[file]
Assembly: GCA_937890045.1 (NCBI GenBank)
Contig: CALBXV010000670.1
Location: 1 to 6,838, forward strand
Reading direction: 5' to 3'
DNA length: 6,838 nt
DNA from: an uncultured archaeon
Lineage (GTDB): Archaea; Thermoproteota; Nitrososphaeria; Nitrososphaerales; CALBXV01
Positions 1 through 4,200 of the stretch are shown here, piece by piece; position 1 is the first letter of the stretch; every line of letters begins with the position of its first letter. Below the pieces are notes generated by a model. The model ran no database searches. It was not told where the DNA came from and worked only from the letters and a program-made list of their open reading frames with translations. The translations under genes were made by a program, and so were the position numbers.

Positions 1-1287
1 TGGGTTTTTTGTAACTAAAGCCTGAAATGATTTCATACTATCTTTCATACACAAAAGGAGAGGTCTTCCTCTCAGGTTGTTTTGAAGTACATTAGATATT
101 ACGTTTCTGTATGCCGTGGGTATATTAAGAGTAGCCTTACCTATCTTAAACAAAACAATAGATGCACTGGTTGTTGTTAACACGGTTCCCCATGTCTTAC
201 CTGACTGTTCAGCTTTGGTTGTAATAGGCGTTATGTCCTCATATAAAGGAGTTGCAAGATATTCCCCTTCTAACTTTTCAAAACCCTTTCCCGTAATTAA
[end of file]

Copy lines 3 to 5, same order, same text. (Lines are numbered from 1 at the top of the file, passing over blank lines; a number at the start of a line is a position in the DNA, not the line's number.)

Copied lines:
Location: 1 to 6,838, forward strand
Reading direction: 5' to 3'
DNA length: 6,838 nt